Whether the issue is cyberbullying, plagiarism or simply a shared desire to teach our children the best way to use technology, most schools are incorporating some form of “digital literacy” in their curriculum. But what is the best way to do this? Which programs have a lasting impact on the children, helping them gain new skills and understanding that translates into safe, kinder, more effective online behaviors? Before we select a speaker for a one-time assembly, distribute fliers and literature to parents or recommend filters, it’s important we have good data on which programs work best.
It is possible that the program your school uses may not have been rigorously tested. Ideally, the method and materials should be evaluated for maximum effectiveness. You’d want to test the teachers and the students before implementing the program to get a baseline of everyone’s knowledge of the issue and ability to use safe online techniques. For example, you might test to see if students know how to create a good password, why it’s important and ask how many are using different passwords for each online account. The educational component would then include a module on account security, describe how hackers might access an account without your permission, help the students create complex and unique passwords, even show how a password manager works. Lastly, you’d want to test again, perhaps a few months later, to see if there was a lasting change in students’ password use, as a result of the teaching module.
For these reasons, I’m very excited to share news about a pilot program just launched in the state of Victoria in Australia. The “Growing Up Digital” initiative is the shared project of CyberSafeKids, Common Sense Media and the Victorian Department of Education. Symantec is a proud sponsor of the initiative. Beginning with just 10 schools (including public, private and religious), the program includes a curriculum designed to work in schools from kindergarten through grade 12. The program works as an overlay, to be included in the regular teaching and covers eight key categories: Internet safety, digital footprints and reputation, privacy and security, relationships and communication, info literacy, cyber-bullying, and creative credit and copyright.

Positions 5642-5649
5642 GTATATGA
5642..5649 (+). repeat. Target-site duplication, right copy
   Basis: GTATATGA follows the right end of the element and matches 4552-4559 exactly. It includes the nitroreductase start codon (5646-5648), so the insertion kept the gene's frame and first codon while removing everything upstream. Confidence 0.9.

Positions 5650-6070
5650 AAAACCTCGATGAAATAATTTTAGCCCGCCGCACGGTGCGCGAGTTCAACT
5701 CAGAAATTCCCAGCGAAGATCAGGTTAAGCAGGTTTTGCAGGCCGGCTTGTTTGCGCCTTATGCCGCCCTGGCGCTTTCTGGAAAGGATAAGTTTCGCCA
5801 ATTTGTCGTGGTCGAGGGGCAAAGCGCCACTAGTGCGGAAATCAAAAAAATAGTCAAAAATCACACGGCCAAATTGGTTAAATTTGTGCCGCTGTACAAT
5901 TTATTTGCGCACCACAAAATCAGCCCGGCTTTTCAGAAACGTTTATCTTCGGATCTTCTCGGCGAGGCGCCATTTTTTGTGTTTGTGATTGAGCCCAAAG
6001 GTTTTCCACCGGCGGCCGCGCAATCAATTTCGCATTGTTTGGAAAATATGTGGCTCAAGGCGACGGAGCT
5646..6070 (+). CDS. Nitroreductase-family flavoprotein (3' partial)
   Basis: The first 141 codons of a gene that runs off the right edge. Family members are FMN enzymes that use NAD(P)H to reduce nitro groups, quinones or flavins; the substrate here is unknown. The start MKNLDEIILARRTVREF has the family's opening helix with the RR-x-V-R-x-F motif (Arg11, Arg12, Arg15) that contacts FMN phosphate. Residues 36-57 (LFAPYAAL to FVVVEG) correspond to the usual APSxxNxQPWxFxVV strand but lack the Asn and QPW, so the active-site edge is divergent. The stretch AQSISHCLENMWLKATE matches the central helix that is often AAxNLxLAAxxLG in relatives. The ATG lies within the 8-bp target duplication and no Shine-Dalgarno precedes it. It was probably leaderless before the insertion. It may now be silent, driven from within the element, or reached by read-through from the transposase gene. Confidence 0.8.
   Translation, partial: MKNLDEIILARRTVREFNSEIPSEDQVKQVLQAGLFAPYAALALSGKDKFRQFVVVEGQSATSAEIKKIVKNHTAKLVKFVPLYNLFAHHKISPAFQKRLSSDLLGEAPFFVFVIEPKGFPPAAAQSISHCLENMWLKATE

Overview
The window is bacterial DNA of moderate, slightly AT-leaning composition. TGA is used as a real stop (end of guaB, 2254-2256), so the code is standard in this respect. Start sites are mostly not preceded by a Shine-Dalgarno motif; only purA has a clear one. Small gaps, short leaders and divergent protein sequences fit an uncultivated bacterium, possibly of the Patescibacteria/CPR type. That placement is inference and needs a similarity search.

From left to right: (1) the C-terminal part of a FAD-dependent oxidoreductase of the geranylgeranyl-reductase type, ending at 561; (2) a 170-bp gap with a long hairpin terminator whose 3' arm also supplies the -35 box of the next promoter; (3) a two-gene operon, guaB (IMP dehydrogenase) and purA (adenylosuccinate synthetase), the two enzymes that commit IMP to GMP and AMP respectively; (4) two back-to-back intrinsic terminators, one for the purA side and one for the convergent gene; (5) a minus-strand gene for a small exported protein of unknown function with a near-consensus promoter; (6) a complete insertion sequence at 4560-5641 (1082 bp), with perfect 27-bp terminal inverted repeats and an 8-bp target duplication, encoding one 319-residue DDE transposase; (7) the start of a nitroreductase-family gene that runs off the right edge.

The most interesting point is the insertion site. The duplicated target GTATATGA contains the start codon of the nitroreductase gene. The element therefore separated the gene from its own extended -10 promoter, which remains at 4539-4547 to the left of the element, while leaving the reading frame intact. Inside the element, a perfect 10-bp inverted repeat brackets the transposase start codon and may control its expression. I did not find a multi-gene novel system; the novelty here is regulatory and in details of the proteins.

Robyn Treyvaud, the founder of CyberSafeKids, said, “Young people have the right and responsibility to feel and be safe in both online and offline spaces. This includes physical, psychological, and content safety as well as a growing awareness of responsibility to self and others in all they do and say. We want to help empower communities to become conscientious digital citizens, and have observed that schools implementing the Common Sense Media program have found the values that underpin it resonate with the values, beliefs and attitudes of their school community.”
Digital literacy is a key element of the so-called “digital citizen”. If you are literate in the online space, you understand how to use the information found online, how to vet sources, how to choose online trading partners, etc. The terminology may be a little awkward and it’s likely completely without meaning to the average 10-year old, but the goal is to develop responsible, ethical, safe and respectful online citizens. We want to teach our young people what it means to be a responsible citizen, both online and off. Teachers need appropriate and tested training to implant these values within the school curriculum. The Growing Up Digital pilot includes rigorous testing to validate the curriculum model. The feedback the project managers will get from the teachers, parents and children in the pilot will help determine the final shape the curriculum will take.